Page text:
Saiyo Patricia, Mabuhay!!!!! from

The Ca t


At 6:49 PM, Anonymous Anonymous said...

pat calls herself a journalist. i think she is more a features columnist, an essayist. her venture into investigative reporting was lackluster, to put it bluntly. GOOD journalists just don't trade on words: they sleuth, sleuth, sleuth, and verify, verify, verify sources, and even put on a veil of skepticism on things they pick on and write about. emotions have no place in reporting objectively. recall how silly it was of loren legarda and angelo de castro to shed tears when pope paul 2 passed before them as they blew a minute-by-minute account of the pope's itinerary. they were reporters, for chrissakes, not pilgrims. ditto for pat: the problem with her reportage reflects what we call in pyschology 'projection'. she actually wants to project herself in the place of faye. pat had her moment: that's where the buck should have ended. so yes, she was--though not part of it--partly responsible in the propagation of lies, since she was remiss in executing her job so well as a journalist. but then again, she is a features columnist, right?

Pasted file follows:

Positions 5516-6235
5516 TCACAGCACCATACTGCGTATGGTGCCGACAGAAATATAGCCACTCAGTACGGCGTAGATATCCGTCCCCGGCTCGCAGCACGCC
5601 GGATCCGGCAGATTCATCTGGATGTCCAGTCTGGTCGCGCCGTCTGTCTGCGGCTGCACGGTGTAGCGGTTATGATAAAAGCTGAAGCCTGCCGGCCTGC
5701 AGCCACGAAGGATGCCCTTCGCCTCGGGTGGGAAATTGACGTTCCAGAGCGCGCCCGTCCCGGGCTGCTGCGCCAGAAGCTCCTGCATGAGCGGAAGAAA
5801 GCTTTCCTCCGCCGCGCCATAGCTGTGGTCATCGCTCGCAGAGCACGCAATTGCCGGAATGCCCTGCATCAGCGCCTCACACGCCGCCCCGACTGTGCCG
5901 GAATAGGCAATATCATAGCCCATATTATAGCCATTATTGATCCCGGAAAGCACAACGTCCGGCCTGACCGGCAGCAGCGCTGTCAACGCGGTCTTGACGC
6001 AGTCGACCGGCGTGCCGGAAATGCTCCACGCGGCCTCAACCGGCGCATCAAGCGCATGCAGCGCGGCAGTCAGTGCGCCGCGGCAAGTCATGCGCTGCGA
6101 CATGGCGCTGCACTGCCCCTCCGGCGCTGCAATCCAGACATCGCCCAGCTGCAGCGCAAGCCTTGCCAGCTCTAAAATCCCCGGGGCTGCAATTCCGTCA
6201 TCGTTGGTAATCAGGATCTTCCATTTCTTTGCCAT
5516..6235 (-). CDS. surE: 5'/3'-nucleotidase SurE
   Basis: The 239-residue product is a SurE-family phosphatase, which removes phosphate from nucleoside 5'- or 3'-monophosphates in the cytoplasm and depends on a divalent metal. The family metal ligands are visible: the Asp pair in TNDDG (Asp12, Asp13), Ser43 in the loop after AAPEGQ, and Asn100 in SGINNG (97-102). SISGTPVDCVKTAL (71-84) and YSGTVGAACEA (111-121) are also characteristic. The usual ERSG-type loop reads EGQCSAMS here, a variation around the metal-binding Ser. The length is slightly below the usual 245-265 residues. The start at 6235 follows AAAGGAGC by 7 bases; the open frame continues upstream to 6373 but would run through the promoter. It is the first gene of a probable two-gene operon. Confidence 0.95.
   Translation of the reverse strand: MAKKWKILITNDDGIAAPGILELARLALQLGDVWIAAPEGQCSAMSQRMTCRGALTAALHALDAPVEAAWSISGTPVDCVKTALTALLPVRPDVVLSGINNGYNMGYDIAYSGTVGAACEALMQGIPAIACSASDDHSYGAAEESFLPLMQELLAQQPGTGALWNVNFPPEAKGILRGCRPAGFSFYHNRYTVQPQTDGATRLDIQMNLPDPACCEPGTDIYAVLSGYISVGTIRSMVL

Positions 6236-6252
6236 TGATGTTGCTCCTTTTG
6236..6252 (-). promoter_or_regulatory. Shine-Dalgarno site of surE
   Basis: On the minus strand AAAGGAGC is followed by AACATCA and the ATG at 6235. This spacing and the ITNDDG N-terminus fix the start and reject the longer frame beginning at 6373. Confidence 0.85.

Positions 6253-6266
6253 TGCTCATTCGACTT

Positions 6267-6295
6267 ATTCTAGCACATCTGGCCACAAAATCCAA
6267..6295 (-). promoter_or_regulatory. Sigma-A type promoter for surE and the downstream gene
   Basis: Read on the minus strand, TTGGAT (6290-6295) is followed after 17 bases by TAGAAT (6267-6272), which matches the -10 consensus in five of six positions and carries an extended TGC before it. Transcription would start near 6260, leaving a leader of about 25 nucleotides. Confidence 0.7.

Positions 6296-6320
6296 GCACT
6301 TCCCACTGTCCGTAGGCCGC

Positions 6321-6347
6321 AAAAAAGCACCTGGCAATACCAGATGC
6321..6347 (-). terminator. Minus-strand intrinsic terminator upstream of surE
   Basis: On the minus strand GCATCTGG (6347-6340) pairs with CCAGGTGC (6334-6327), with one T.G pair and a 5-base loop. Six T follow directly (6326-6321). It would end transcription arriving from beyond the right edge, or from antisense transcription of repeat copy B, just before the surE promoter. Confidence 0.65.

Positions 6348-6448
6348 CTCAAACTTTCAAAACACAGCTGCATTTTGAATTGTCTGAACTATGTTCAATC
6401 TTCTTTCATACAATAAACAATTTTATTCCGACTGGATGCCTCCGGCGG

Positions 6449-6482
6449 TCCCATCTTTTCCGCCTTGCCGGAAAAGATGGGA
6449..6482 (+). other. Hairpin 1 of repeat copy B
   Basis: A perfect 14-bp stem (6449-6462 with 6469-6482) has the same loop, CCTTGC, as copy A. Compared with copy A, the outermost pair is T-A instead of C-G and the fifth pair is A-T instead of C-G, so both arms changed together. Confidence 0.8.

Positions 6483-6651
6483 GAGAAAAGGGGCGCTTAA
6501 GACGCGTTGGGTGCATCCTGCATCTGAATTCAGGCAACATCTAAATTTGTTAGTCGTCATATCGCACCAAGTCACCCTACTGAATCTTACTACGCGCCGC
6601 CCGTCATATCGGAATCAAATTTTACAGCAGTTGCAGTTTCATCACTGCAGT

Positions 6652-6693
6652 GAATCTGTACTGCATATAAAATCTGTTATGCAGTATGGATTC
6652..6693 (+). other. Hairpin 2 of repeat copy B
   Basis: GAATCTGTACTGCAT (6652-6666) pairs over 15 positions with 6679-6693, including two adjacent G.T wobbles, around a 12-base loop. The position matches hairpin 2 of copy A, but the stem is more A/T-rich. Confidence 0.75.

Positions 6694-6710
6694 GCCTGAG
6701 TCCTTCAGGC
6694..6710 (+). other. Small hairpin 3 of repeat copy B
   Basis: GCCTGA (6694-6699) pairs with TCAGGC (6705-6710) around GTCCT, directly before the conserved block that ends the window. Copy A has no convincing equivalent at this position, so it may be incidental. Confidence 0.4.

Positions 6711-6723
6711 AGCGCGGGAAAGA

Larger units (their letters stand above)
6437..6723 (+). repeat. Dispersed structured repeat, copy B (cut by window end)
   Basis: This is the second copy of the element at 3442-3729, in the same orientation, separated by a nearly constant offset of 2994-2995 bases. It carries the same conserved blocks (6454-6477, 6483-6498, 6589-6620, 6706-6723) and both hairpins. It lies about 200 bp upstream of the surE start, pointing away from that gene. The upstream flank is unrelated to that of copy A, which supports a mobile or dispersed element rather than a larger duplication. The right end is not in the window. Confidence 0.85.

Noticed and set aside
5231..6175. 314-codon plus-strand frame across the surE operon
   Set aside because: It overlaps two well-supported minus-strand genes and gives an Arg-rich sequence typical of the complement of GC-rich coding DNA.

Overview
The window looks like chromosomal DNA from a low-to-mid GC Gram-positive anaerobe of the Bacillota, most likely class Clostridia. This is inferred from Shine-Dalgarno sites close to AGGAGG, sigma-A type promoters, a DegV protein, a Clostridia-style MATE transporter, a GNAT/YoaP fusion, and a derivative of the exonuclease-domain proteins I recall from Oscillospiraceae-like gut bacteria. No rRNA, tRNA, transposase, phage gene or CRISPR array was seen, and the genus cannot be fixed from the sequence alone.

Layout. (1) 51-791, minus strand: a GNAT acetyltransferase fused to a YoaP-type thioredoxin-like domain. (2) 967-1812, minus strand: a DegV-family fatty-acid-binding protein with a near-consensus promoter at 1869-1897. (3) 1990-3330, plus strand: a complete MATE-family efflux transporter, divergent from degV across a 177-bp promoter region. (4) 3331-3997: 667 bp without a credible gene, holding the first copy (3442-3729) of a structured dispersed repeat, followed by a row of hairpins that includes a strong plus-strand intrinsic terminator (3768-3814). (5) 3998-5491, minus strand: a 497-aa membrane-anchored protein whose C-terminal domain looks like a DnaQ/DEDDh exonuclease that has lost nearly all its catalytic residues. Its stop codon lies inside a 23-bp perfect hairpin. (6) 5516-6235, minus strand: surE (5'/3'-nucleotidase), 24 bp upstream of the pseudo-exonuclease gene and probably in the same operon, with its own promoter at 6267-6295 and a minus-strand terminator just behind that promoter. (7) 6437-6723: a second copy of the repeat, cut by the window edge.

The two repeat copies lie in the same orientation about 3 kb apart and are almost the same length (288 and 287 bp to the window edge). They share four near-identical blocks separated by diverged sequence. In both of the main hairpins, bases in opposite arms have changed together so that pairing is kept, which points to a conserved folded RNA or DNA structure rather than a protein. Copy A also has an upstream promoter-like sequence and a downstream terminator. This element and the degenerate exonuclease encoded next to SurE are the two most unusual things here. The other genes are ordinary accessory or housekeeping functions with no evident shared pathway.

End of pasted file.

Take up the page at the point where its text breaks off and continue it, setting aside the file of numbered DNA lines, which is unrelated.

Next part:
At 8:13 AM, Anonymous Anonymous said...

For Patricia Evangelista, the more honorable thing that she should have done was to "cut and cut clean." A humble and sincere apology that did not use her being a 19-year old neophyte journalist as an excuse for her booboo would have been more acceptable. It was obvious that she really has a way with words and she used this to the hilt in her very elaborate rejoinder for the careless article that she is now infamous for. A simple mea culpa would have been enough, no more, no less. Tsk, tsk, tsk...